Ballast on TCM

I’ve already raved about Lance Hammer’s Ballast, a raw, powerful film from the real American indie scene (the one without stars, budgets or studio backing), in my DVD columns on MSN and on my blog here. A more in-depth review is now up on the Turner Classic Movies website here.

Michael J. Smith Sr. in "Ballast"
Michael J. Smith Sr. in "Ballast"

Ballast, the debut feature by Lance Hammer, is the kind of American independent feature that is becoming increasingly rare, at least outside of the festival circuit. Grounded in a specific place (a small Mississippi Delta town) and centered around the kind of lives that are so rarely seen on screen, this intimate drama is the cinematic equivalent of a miniature, a piece carved out of the stories of three troubled and damaged souls and the culture and poverty of their world. But it’s a highly charged miniature, roiling with rage and regret and sadness and desperation, and Hammer refuses to spell anything out for us. He simply throws us into the middle of their lives and expects us to piece their stories together along the way.

Hammer is a former special effects artist and art director (his filmography includes two of the Batman sequels of the nineties) but the only special effects in this low budget, regional indie drama are the expressive qualities of natural light 35mm film, the lonely atmosphere of the spare locations on the Mississippi Delta and the painful honesty of his non-actor stars. His camera is intimate but restrained, bringing us past their defenses and into their faces and their eyes. He’s attuned to the sounds of their world and there’s no musical score to get between the audience and the beautifully orchestrated soundtrack; every sound that splits the silence becomes music in itself, where it’s the sound of rain spattering into puddles in the yard or the crunch of gravel under Lawrence’s heavy feet as he marches between the homes. You can almost feel the chill of the winter air, or the warmth from the kitchen stove as the adults try to figure out how to turn a small neighborhood store into a shared business.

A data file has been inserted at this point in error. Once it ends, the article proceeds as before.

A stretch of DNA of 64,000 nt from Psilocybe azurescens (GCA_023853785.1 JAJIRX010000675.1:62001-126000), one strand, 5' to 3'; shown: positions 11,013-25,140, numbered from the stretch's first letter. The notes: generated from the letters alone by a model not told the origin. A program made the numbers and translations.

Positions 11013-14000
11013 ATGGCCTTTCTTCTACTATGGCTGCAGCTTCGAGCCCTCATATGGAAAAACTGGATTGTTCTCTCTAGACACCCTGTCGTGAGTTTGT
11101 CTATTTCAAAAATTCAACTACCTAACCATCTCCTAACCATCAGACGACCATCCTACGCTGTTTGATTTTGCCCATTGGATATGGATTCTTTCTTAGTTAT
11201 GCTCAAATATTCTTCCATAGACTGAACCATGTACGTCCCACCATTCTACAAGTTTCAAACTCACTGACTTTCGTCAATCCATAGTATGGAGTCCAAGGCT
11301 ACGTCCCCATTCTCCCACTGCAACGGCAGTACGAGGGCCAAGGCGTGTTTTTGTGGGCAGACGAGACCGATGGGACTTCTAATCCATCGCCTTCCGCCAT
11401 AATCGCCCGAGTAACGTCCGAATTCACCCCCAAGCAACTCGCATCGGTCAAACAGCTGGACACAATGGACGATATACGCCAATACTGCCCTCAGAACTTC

Read the complete feature here.

DVDs for 11/10/09 – Going Up with Pixar and back to Earth with a little Ballast

The most tender, touching and deftly told love story of the year is in the opening few minutes of Up (Disney), a wordless survey of a lifelong romance that plays out between the meeting of two adventure-hungry children and the lonely sunset years of the widowed husband decades later, the happiness gone with the death of his wife. That’s just the prologue but it communicates the depth of emotion and devotion and need that will continue to reverberate behind the comic comments and outlandish fantasy adventure, a mix Jules Verne and Arthur Conan Doyle’s The Lost World, the romance of explorers from thirties lore and Boy’s Own Adventures, the bubble-gum colors of a children’s picture book and a bouncy humor, all stirred with memories of childhood dreams.

A room with a view
A room with a view

I review the film, which is another wonder from Pixar (this one directed by Pete Docter, of Monsters, Inc. fame), in detail on my blog here. As for the DVD and Blu-ray release, it’s another excellent Disney disc with well-produced supplements designed to appeal to adults and children alike. There are two animated shorts—Partly Cloudy, which preceded the film in theaters, and Dug’s Special Mission, an affectionate Looney Tunes-esque piece featuring the affectionate and overexcited pup that slowly reveals itself as a prequel of sorts—and a real-life adventure featurette. “Adventure is Out There” follows the production crew’s own trip to South America and the real-life table-top mountains that will become the film’s destination, and it’s a wonderful trip for us. Like the travelers themselves, we marvel at how much the amazing and unreal the actual formations look, and that personal connection makes this documentary into a adventure of sorts for the filmmakers. There’s also commentary by director Pete Docter and co-director Bob Peterson and the featurette “The Many Endings of Muntz,” where the writers and creators discuss how and why they settled on the final exit for the film’s villain and reveal so much about the Pixar storytelling process along the way. There’s a reason they are best storytellers working in animation (and some might say all movies) today.